Bogota is a surprise in this list because its bus rapid transport system Transmilano is famous. Also Delhi has fared badly despite the Metro system the rulers boast about. Also, Moscow despite its beautiful Metro whose stations range from beautiful to breathless with their mosaic, murals and chandeliers. The lesson here is that no amount of BRT or metro rail will help unless you reduce the number of cars on the road, impose traffic congestion charges.

London is famous for its congestion charge and the Indian mission in the city owes six million pounds in congestion tax as a front page report in the Times of India today points out.

The Mumbai administration needs to learn from London, especially because it has now a collaboration with Transport for London. cities in India. The civic administration in Delhi has done well to announce free travel for women in buses and Metro trains. The administration will bear the expenses. On the other hand, the civic administration in Mumbai has systematically weakened the BEST bus undertaking, starved it of funds and humiliated its users by failure to provide basic amenities.

The city can certain afford to subsidise public transport. The authorities have enough money. The question is how to use it widely. The amount locked in wilful defaulting corporate ventures runs into one lakh crore rupees. So, they should stop criticising the so called freebies for common people. Besides, public transport is so crucial for public health, reducing pollution and road congestion. So benefits completely negate all objections. Do these wiseacres realise that a simple act of breathing air is now hazardous because of the pollution and the way forward is reducing it through public transport.

There are serious sins of commission. High rise buildings and proliferating motor cars are putting an unbearable burden on roads.This is most visible in the former textile mill areas from where the poor have been evicted to make way for luxury residential and corporate buildings. Worse, this has been done without any traffic planning. Building any number of fancy and wasteful roads like the coastal road will not help because these will never be able to tackle local traffic problems in such areas.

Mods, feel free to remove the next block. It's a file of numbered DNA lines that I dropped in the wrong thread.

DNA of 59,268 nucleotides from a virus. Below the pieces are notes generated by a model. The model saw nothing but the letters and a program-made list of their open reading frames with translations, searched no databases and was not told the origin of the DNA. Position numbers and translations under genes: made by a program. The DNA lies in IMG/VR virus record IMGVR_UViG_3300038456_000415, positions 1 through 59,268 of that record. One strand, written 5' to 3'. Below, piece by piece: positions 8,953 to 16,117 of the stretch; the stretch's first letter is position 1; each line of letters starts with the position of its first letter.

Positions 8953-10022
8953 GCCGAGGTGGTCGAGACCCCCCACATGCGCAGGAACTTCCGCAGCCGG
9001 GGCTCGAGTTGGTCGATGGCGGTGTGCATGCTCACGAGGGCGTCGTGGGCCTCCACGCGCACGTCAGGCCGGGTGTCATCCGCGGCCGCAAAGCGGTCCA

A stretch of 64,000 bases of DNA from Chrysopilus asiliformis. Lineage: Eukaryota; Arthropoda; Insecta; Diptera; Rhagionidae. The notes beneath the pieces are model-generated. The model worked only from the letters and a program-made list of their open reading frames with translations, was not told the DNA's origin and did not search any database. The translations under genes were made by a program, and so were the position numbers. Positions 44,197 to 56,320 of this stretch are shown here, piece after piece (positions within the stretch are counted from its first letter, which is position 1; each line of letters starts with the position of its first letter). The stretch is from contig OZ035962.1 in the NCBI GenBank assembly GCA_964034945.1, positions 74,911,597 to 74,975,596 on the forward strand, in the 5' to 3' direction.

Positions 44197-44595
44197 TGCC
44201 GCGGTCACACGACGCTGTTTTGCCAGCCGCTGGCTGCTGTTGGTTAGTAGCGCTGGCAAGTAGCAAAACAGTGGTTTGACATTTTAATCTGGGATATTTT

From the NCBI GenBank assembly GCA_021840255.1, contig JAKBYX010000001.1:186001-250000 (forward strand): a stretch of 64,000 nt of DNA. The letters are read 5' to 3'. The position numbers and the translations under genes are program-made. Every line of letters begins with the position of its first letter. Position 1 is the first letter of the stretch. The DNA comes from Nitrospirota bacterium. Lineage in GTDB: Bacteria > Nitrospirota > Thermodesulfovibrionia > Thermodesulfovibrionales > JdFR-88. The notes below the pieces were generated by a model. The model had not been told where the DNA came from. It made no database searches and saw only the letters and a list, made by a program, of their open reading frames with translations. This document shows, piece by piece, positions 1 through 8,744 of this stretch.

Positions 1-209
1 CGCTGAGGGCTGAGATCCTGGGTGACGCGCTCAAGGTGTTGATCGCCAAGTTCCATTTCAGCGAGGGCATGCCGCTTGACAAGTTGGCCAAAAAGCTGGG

Jawaharlal Nehru’s socialist vision was wrecked by the Congress government itself as is visible from the intolerable jungle of high rises coming up in the vicinity of Nehru Centre in Worli. And the assault continues.

Among those present at yesterday’s meeting was reputed structural engineer and urban planner Shirish Patel. He said the civic body ought to interact with experts outside.

Mr Chandrashekhar Khandekar, a former chief engineer of the civic corporation, said the footover bridge at CST need not have been demolished. It could have been repaired after the partial collapse. After the meeting I walked with him upto Dadar railway station, a distance of almost one km. from where he took a suburban train to his Goregaon residence. If a person so high up in the administration at one time can take to public transport, there is no reason why other motorists cannot do this at least once in a while. Curbing the car culture is essential for saving Mumbai.

Vidyadhar Date is a senior journalist and author of a book seeking a democratic urban environment as opposed to the car-oriented model of development